214: Brian Muraresku – Uncovering Ancient Psychedelic Mysteries
“Are psychedelics the Google Maps to the kingdom of heaven?”
– Brian Muraresku
Hello and welcome to another episode of ONKEN RADIO (previously NION Radio), the podcast where we explore the body, mind, and soul of the creative entrepreneur. I’m so glad you’re joining me on this journey because it’s my goal to help you take your creativity, business, and life to the next level.
Today, my special guest is a good friend of mine, Brian Muraresku. He is the author of the book The Immortality Key. — This is a topic that I’ve been quite fascinated with recently because I grew up in a very conservative Christian home, but over the last few years, I’ve been diving down the rabbit hole of plant medicines, and this book unveils a phenomenal storyline. Brian went to the Vatican and spent some time there with the elders in the library, and he shared in this book his discoveries about how ancient people were tapping into the divine and discovering transcendent portals into the universe.
In this episode, Brian and I discuss what was in ancient wine, what they drank at the last supper, and when Christianity became mainstream. He also shares some of the research he came across while writing his book that points to early psychedelic use within the communities that gave rise to Christianity. While looking into the historical records of mysticism and the birth of religion as we know it, Brian found examples of people seeking out the meaning of life by bringing about experiences of “mini deaths” and coming out on the other side understanding their true identities.
Who Is Brian Muraresku?
Brian Muraresku is a lawyer who has been practicing globally for more than fifteen years. He graduated from Brown University with a degree in Greek, Latin, and Sanskrit. He is also a member of the New York Bar and an alumnus of Georgetown Law. In 2016, Brian Muraresku became the founding executive director of Doctors for Cannabis Regulation, and their works were featured on ESPN and CNN as well as in the San Francisco Chronicle and The Washington Post.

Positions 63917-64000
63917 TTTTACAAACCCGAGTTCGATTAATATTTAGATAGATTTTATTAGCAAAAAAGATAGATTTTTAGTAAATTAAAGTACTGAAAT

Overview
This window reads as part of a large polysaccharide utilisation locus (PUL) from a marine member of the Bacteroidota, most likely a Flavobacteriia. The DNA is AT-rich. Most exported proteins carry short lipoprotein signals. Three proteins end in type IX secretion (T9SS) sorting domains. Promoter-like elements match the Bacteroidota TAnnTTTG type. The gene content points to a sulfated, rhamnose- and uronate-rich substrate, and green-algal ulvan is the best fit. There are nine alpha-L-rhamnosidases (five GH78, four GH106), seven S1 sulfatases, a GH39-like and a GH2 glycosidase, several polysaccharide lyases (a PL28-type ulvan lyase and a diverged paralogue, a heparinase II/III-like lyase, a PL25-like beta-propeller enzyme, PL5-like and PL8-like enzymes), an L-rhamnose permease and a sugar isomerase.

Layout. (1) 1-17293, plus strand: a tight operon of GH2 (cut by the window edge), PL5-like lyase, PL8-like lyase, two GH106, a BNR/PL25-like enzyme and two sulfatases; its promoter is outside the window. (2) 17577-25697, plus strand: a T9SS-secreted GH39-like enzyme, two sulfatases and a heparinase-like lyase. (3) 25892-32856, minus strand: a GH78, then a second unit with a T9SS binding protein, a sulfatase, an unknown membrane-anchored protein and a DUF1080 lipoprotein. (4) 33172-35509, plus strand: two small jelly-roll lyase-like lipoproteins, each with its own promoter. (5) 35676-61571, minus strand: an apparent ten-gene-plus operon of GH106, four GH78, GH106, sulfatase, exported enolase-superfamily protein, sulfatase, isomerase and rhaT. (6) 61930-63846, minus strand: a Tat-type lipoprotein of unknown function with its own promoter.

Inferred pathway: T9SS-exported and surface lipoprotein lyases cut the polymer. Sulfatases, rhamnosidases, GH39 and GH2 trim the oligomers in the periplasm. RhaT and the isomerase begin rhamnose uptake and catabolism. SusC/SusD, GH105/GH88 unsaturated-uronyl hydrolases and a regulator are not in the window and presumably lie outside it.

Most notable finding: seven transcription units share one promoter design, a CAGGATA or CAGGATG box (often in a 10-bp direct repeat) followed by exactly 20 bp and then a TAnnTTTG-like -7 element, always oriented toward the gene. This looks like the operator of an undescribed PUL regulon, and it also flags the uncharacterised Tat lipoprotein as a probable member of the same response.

His debut book is The Immortality Key, which aims to uncover the ancient wine, what they drank during the last supper and the connection of wine to the birth of Christianity.
The Ancient Wine and the Role of Women
It’s no secret that wine is a big part of many cultures around the world. In fact, wine has been around for centuries and played a major role in ancient civilizations. Wine continues to be an important part of contemporary culture, and it’s fascinating to explore its history, how it has evolved over time, and the role of women in the preparation of wine for religious rituals.
“There were many women mentioned in Paul’s letters … consecrating wine. So whether that was a proper Eucharist or a hybrid of something pagan, Christian women were typically in charge of mixing these potions, both in early Christianity and all those ancient Greek cults that I was mentioning and probably deep into prehistory. Now, women are gathering the herbs. Women are mixing these potions, and these are the same women like Circe in Homer’s literature who become our witches much later on. It’s always women who possess this really deep, drug expertise.”
– Brian Muraresku
Ancient wine is believed to be significantly far off from the wine we know today. Tracing back to the time of Homer and the Roman Empire, wine was considered like a psychedelic spiked with toxins, herbs, plants, and potentially lethal substances that produce hallucinogenic and intoxicating effects. Also, ancient wine has been at the core of many rituals, including Christianity.
Wine and the Beginning of Christianity
Christianity’s communion wine has been at the core of worship since the Last Supper. Today, it remains a focal point of the Christian liturgy where Christians are called to take a sip of wine and invite the presence of Jesus. In Christian belief, the wine becomes the blood of Christ literally or metaphorically, depending on the sect, during the Eucharist.
“It begins with the bread and wine that became the Christian communion or the Eucharist, which in Greek means like a thanksgiving meal, and to be honest, we don’t know what that was. … And so in my book, I asked … like what kind of wine was in that chalice? … And so I went to all these places trying to figure out what ancient wine really was and trying to find the organic data to test it.” – Brian Muraresku
Since ancient wine is believed to have spiked with plants, toxins, and herbs that create hallucinogenic effects, could the last supper wine also have the same properties?
“We have this idea of DaVinci’s last supper, and we just assume that it’s normal wine. But as you begin to look into it, the wine of the time, the wine of antiquity, was very complex. It was very sophisticated, and it was not uncommon at all to mix wine with plants and herbs, maybe even fungi — some of them lethal, some of them toxic, some of them visionary, [and] some of them healing. Wine is this really versatile vehicle.”